A recent study, published in the International Journal of Molecular Sciences, investigated the cardioprotective effects of metformin in type 1 diabetes and heart disease.
Studies have shown that patients with diabetes mellitus have a two to four-fold higher risk of developing cardiovascular disease (CVD). Diabetes mellitus is a chronic condition characterized by elevated sugar levels in the blood. Diabetes can be classified into three distinct types: type 1 diabetes mellitus, type 2 diabetes mellitus, and gestational diabetes.
Metformin has shown to have protective effects on blood vessels
Type 1 diabetes, also called juvenile-onset diabetes, occurs when the body is unable to effectively produce insulin. Insulin is a hormone that plays a vital role in sugar balance. In contrast, while patients with type 2 diabetes have adequate insulin levels, the hormone cannot effectively carry out its function due to insulin resistance.
Patients with type 1 diabetes are often treated with insulin therapy, whereas metformin is the drug of choice in type 2 diabetes. Metformin has been shown to have anti-hyperglycemic and lipid-lowering effects, as well as vasculoprotective properties. However, the exact mechanism through which metformin acts is poorly understood and warrants further investigation.
In a recent study called MERIT, published in the International Journal of Molecular Sciences, Ahmed and colleagues investigated the protective role of metformin in type 1 diabetes. They studied its effect on four microRNAs.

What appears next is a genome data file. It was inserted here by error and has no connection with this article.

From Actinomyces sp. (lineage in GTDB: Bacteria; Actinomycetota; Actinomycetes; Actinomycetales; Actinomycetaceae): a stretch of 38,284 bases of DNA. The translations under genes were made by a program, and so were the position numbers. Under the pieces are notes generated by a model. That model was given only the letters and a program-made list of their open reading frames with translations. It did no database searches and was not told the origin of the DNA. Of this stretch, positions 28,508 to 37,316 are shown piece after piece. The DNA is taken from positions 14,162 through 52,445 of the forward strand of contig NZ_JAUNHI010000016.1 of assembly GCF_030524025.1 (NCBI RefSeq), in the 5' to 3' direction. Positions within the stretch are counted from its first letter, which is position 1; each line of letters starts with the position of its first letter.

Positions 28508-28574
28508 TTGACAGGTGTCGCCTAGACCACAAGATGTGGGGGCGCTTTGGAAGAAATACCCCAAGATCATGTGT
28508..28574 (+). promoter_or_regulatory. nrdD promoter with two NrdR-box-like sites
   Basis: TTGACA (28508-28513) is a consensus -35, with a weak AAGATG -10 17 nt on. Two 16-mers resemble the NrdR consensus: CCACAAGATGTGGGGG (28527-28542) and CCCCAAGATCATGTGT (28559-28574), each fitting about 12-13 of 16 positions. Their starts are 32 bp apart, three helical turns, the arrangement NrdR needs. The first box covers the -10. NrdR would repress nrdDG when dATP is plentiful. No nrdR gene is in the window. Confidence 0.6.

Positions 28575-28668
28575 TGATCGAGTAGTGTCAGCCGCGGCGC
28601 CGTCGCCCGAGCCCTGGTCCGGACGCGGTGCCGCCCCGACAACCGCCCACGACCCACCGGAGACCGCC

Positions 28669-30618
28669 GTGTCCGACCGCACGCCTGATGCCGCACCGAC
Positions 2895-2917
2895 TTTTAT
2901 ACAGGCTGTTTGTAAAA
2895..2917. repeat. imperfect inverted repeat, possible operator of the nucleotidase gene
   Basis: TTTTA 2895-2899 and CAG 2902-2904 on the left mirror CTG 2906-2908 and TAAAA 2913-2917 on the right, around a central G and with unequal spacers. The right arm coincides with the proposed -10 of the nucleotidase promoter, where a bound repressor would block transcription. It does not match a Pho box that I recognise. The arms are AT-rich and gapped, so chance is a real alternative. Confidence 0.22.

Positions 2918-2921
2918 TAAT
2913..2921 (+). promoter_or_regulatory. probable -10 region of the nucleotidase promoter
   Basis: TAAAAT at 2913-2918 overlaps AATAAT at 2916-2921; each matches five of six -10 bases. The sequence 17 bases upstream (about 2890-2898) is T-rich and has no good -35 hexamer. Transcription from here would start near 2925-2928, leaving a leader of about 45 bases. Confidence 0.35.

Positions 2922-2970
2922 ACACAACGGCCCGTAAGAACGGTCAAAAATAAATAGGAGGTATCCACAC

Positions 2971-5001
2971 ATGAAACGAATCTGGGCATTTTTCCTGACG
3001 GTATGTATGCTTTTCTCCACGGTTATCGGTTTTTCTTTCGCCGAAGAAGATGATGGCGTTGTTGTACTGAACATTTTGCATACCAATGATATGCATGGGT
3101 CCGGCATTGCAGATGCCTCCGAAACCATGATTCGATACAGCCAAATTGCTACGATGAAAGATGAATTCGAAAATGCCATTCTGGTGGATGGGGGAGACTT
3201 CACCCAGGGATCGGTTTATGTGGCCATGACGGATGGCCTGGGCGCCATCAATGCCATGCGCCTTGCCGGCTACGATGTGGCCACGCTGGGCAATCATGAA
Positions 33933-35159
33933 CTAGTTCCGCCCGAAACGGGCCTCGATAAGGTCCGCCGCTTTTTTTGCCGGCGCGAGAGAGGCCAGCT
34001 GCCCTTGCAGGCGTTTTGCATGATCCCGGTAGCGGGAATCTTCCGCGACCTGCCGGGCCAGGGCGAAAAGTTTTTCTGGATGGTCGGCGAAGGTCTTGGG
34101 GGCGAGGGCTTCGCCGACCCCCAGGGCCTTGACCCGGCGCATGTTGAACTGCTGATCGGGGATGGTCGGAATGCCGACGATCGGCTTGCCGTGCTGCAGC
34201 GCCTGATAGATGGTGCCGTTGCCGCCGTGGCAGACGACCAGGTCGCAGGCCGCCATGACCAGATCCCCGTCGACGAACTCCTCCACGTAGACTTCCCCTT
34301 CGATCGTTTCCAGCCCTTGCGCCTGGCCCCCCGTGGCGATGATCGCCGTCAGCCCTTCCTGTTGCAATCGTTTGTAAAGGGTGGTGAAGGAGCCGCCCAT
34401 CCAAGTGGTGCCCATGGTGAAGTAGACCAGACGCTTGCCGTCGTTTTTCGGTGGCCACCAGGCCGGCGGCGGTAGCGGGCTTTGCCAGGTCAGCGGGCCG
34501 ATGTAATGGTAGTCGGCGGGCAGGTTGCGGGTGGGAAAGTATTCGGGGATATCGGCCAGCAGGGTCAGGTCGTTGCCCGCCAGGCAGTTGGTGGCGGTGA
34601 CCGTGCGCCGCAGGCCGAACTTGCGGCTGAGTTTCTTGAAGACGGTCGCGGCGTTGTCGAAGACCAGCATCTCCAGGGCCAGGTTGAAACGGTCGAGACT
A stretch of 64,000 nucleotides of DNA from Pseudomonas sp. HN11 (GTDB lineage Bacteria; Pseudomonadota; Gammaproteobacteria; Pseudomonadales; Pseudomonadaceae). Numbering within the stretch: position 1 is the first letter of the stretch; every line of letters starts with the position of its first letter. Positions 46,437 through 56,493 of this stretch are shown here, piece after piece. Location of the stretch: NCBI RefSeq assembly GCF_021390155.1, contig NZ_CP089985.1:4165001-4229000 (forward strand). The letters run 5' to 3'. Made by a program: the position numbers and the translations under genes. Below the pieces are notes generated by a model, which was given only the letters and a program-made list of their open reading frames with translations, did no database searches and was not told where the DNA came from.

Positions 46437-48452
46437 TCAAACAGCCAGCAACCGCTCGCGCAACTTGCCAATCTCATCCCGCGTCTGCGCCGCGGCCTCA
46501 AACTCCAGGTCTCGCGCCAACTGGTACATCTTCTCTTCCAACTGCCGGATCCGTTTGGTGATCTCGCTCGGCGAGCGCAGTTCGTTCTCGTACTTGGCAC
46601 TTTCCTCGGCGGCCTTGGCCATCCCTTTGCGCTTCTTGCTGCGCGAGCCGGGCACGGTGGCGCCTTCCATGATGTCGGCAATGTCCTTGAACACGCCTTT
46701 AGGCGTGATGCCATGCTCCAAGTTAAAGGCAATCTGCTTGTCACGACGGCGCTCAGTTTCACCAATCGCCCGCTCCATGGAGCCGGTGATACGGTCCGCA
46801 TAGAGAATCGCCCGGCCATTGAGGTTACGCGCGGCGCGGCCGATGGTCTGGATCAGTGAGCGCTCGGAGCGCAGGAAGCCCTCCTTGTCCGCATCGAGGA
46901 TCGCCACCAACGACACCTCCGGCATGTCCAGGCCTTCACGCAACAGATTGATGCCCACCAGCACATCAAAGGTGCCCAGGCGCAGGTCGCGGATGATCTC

What are microRNAs?
MicroRNAs (miRs) are small, single-stranded, non-coding RNA that silence genes by increasing messenger RNA degradation or preventing their translation into functional proteins. The authors focused primarily on miR-222, miR-195, miR-21a, and miR-126 because these have been significantly associated with CVD in the past.
For the study, individuals with type 1 diabetes were divided into two groups. In the treatment group, the patients were treated with metformin. In the standard group, the patients were treated with standard insulin. Researchers also included 23 age and gender-matched healthy participants without diabetes and CVD.
Patients had lower levels of miRs after metformin treatment
In summary, the MERIT study found that individuals with type 1 diabetes with good diabetic control and no CVD had significantly higher levels of plasma miRs at the start of the study. Following eight weeks of metformin, however, patients had significantly lower levels of miR-195, miR-21a, and miR-222. No change was observed in miR-126 levels with metformin treatment.
All four of the miRs studied have been previously implicated in vascular health. More precisely, previous studies have shown that miR-21a levels are associated with vascular damage and other negative health outcomes in patients with diabetes. Another study found that reduced plasma miR-222 levels were associated with reduced circulating endothelial cell levels, a marker of endothelial injury.
In conclusion, these findings collectively suggest that the improved cardioprotective effect of metformin are mediated, in part, by its effects on reducing anti-angiogenic miRs and improving vascular function in diabetic patients.
Written by Haisam Shah, BSc
Reference: Ahmed, F., Bakhashab, S., Bastaman, I., Crossland, R., Glanville, M., & Weaver, J. (2018). Anti-Angiogenic miR-222, miR-195, and miR-21a Plasma Levels in T1DM Are Improved by Metformin Therapy, Thus Elucidating Its Cardioprotective Effect: The MERIT Study. International journal of molecular sciences, 19(10), 3242.